Actor Ed O'Neill was quoted at TVGuide.com, saying "Glee's" Jane Lynch didn't deserve the Best Supporting Actress Emmy this year because Sue Sylvester is a one-note character.
"I love Jane, honestly I do," O'Neill said. "I'm dying to star in one of Christopher Guest's movies alongside her, but I don't think she should have gotten the Emmy for that part. [Sue Sylvester] is just a one-note character."
O'Neill said he wanted the award to go to his "Modern Family" (ABC, 9 p.m.) co-star Sofia Vergara.
"Sofia is just so, so funny. I don't think people realize how hilarious she is. She's so sharp with her wit, it's amazing," he was quoted as saying.
So, is O'Neill right?
I say sort of. Lynch was easily one of the breakout stars of TV last year, and her portrayal of Sue Sylvester was one of the things that made "Glee" a success early on. Like most things "Glee-"related, the writers often haven't given Lynch enough to do, instead having her repeat the same variations of jokes.
That's not really Lynch's fault, and I think she does a great job with what she's given each week.
Vergara has proven herself to be a worthy comedienne in her own right, and also benefits by having "Modern Family's" great writing staff.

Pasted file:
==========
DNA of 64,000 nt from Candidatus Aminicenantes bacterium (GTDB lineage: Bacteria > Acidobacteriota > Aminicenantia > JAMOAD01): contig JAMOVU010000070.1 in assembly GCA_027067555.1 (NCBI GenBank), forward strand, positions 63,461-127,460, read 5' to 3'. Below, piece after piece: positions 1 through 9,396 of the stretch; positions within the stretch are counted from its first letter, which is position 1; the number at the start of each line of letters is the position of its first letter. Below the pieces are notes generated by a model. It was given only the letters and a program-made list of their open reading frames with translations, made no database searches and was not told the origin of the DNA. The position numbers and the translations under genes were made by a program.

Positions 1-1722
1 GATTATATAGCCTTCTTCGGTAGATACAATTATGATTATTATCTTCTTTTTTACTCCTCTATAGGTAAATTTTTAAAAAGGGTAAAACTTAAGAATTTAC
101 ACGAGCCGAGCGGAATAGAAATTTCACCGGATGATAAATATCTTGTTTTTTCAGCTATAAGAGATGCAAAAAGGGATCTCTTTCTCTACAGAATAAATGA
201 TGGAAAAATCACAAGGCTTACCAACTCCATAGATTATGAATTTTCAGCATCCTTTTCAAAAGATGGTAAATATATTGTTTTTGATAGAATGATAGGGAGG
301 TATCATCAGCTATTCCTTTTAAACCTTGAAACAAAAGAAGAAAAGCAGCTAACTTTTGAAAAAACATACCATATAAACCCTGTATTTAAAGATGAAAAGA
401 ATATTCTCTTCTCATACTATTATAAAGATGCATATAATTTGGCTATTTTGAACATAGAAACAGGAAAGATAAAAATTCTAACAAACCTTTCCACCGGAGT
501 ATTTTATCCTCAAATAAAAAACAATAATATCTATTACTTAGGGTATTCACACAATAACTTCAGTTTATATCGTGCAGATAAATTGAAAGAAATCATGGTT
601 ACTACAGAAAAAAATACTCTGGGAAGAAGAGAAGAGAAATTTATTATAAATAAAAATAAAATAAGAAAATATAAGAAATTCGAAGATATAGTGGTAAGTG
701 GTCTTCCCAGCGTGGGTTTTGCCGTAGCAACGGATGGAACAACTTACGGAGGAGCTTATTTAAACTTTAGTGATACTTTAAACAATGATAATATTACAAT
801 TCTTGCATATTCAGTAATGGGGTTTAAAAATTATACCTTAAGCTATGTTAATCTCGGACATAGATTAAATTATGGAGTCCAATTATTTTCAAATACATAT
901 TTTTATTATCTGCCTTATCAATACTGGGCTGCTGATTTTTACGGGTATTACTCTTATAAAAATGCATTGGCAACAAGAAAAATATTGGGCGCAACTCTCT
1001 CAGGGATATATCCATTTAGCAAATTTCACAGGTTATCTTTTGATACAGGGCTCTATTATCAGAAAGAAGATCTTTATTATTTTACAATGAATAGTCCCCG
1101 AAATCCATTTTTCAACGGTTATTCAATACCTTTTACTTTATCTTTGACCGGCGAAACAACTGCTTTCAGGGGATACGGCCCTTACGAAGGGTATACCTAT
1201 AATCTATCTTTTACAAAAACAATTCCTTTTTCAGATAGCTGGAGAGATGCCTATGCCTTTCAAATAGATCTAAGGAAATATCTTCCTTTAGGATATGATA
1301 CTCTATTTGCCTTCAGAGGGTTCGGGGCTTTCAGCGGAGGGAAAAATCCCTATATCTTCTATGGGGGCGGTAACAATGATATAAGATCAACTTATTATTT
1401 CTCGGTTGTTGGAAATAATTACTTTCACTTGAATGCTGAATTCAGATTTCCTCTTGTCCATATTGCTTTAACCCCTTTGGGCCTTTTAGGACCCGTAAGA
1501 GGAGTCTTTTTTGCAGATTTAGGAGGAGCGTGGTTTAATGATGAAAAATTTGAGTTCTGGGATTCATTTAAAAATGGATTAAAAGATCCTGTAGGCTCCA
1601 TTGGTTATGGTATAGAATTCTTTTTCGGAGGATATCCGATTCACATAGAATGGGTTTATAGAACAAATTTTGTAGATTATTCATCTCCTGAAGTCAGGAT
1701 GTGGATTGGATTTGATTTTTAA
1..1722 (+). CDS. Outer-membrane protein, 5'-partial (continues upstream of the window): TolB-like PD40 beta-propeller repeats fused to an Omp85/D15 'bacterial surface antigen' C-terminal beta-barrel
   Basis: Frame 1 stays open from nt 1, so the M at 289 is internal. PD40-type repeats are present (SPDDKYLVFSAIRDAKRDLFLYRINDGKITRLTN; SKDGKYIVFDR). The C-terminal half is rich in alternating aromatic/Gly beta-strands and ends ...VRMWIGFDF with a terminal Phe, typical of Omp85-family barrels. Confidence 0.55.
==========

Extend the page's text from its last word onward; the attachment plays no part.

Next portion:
I don't think Lynch wasn't deserving of her Emmy, though I hope the voters judge her on each season's worth of stuff and don't just make her nomination automatic, like the voters tend to do.
I also don't think it's right to say an actor doesn't deserve an award. The actor submits his or her material, and it's up to the judges to decide. The judges are frequently wrong, as critics and fans are quick to point out. And while it's nice to see O'Neill promoting his co-star, he shouldn't do so at the expense of another actor. That might turn off future voters to Vergara, which would also be a shame.
WEDNESDAY'S BEST BETS: President Obama makes another TV appearance, this time on "Mythbusters" (Discovery, 9 p.m.) He charges the team to prove or disprove the ancient mystery of whether it's possible to wipe out an opposing navy by polishing an army's shields to reflect sunlight that will set the navy ships on fire. This was how the ancient Greeks supposedly defeated an advancing Roman navy, thanks to Archimedes. (It should be noted that the Mythbusters team has tried to do this twice and failed). I'm all for the President promoting science among young people, but I sincerely hope that he's not having the experiment done as an alternative to the U.S. actually maintaining a navy.
"Modern Family" headlines a night of new ABC sitcoms from 8-10 p.m.
Fox has a new "Human Target" at 8 p.m., followed by "Hell's Kitchen" at 9 p.m.
CBS is all new with "Survivor," "Criminal Minds" and "The Defenders," while NBC runs another "The Singoff" from 8-10 p.m.
On cable, "Psych" (USA, 10 p.m.) is new. I enjoyed last week's clever tribute to "Twin Peaks," but not enough to be a regular viewer of the show.
Also, "I'd Do Anything" is pre-empted this week because of BBC America's John Lennon tribute.
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